Marj’s in Alma, Ontario source of hepatitis A exposure

When I was a grad student I played in a few co-ed slopitch baseball tournaments close to Guelph, Ontario (that’s in Canada). These tournaments consisted of a lot of beer drinking and my team (which completed in the Guelph restaurant league) wasn’t great. We played one tournament in Palmerston and on the way home we stopped for greasy hamburgers at a place called Marj’s in Alma. I don’t remember much about the meal. Just that we stopped.logo

Marj’s, according to the Guelph Mercury, is dealing with a hepatitis A exposure situation.

Anyone who ate at Marj’s Village Kitchen in Alma between Jan. 2 and 20 is advised to get a Hepatitis A vaccination as soon as possible, Wellington-Dufferin-Guelph Public Health reports. 

Dr. Nicola Mercer, medical officer of health, has confirmed that an employee at the restaurant has a confirmed case of Hepatitis A and anyone who ate there in the first part of January could be at risk of infection.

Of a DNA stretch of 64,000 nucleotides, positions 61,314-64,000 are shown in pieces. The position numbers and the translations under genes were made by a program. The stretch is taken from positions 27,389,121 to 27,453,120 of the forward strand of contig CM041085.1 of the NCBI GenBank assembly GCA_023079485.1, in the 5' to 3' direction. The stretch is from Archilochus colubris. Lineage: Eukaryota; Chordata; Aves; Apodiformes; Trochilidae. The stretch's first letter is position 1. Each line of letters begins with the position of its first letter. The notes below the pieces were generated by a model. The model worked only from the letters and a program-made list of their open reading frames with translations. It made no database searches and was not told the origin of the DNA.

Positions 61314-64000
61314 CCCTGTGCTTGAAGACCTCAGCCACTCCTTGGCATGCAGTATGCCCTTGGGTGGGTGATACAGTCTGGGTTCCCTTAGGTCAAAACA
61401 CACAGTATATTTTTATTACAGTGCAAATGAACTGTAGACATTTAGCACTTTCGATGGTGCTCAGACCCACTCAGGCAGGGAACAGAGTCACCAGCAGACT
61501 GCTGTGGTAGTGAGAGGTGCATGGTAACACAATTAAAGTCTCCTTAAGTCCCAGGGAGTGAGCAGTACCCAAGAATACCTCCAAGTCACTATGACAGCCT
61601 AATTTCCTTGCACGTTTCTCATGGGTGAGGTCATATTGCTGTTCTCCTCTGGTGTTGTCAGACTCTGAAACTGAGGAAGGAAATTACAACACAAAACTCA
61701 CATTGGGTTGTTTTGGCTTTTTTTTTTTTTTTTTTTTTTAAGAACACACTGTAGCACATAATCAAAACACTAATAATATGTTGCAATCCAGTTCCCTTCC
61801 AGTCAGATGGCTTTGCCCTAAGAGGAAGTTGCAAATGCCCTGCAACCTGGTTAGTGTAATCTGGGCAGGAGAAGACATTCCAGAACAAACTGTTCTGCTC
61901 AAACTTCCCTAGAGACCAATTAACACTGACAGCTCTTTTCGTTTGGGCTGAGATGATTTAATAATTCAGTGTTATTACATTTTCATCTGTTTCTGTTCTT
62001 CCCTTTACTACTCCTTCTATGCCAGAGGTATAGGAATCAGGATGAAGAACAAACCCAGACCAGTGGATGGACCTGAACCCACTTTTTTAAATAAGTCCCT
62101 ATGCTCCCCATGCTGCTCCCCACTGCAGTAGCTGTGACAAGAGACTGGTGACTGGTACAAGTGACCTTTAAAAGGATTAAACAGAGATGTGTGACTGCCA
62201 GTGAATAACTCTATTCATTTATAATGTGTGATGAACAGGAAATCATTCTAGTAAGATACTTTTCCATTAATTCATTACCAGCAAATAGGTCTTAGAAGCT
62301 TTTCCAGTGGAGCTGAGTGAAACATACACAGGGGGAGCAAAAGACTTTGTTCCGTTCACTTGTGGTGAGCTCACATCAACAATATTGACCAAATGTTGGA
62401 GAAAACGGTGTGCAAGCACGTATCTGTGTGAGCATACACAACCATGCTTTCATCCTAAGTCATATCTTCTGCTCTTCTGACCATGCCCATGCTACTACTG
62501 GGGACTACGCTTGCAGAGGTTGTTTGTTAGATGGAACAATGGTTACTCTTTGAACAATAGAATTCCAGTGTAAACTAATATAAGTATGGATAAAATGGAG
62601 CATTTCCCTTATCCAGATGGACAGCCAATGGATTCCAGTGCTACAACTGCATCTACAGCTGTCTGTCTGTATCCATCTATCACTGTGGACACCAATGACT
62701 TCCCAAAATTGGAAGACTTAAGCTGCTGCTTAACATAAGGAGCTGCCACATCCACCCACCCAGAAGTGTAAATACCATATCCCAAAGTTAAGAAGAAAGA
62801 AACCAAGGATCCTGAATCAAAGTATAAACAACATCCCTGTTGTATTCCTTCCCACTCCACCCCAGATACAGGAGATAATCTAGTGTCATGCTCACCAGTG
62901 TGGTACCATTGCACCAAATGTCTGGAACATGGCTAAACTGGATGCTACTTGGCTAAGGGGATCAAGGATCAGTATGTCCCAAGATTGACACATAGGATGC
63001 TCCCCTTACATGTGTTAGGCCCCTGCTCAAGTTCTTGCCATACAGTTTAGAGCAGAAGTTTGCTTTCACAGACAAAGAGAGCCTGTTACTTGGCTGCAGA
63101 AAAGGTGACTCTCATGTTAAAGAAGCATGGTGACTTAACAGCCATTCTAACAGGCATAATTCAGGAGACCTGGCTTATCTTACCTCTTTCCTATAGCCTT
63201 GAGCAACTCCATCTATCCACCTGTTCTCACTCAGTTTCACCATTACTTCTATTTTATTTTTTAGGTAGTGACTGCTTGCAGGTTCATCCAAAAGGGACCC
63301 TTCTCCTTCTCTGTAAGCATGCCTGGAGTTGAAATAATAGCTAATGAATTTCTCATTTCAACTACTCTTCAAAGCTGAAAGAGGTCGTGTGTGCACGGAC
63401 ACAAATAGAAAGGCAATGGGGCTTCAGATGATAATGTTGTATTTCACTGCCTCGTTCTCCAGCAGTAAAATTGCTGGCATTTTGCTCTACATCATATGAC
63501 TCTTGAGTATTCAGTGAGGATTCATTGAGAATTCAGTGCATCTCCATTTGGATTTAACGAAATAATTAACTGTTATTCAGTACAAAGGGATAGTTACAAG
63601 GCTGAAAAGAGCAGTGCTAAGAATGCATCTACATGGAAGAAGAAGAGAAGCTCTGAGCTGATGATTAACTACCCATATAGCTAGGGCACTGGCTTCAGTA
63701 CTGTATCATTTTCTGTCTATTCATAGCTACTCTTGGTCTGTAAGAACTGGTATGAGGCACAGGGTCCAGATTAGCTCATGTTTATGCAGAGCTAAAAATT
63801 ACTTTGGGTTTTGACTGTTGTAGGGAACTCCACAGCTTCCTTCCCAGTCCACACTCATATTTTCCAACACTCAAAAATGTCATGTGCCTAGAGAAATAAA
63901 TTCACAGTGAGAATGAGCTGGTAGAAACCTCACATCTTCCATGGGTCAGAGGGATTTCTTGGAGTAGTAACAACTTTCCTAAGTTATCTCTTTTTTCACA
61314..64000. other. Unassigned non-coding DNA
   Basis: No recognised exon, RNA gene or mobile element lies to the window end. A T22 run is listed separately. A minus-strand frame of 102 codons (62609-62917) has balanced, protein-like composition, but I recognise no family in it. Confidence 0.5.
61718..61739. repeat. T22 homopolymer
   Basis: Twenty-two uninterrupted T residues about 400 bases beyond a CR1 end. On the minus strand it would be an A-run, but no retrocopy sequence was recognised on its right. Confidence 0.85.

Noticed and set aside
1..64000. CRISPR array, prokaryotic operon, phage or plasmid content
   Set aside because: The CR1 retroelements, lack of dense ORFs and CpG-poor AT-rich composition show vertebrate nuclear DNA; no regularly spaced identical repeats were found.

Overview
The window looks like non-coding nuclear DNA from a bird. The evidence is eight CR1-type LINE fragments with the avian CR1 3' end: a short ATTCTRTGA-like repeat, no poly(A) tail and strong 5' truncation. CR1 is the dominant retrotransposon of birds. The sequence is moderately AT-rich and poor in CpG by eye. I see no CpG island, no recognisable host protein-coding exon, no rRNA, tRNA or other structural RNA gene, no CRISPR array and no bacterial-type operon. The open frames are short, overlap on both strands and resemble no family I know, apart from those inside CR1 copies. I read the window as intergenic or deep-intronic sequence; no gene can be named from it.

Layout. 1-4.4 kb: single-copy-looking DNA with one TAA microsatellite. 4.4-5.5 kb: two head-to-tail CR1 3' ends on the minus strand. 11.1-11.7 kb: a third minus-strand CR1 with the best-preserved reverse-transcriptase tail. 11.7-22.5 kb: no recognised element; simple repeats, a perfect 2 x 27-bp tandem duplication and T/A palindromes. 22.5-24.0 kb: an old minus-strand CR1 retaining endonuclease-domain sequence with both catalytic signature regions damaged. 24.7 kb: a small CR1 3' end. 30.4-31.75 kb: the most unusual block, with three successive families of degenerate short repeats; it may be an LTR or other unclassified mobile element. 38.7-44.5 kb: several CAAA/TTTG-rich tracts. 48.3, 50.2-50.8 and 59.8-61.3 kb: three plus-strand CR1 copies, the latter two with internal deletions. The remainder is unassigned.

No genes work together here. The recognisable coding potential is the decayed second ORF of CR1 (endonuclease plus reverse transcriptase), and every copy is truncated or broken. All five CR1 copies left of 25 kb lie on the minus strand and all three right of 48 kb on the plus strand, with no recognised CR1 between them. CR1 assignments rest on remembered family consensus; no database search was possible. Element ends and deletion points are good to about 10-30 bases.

“The source is no longer working at the restaurant so there is no further risk at this restaurant,” Mercer said in an interview. “We are not out to be punitive.

“But Marj’s is extremely popular—it’s always busy. There could be many hundreds who have been exposed.”

Mercer is urging customers who ate at the restaurant between Jan. 2 and Jan. 20 to get a Hepatitis A vaccine as soon as possible.

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About Ben Chapman

Dr. Ben Chapman is an associate professor and food safety extension specialist at North Carolina State University. As a teenager, a Saturday afternoon viewing of the classic cable movie, Outbreak, sparked his interest in pathogens and public health. With the goal of less foodborne illness, his group designs, implements, and evaluates food safety strategies, messages, and media from farm-to-fork. Through reality-based research, Chapman investigates behaviors and creates interventions aimed at amateur and professional food handlers, managers, and organizational decision-makers; the gate keepers of safe food. Ben co-hosts a biweekly podcast called Food Safety Talk and tries to further engage folks online through Instagram, Twitter, Facebook, YouTube and, maybe not surprisingly, Pinterest. Follow on Twitter @benjaminchapman.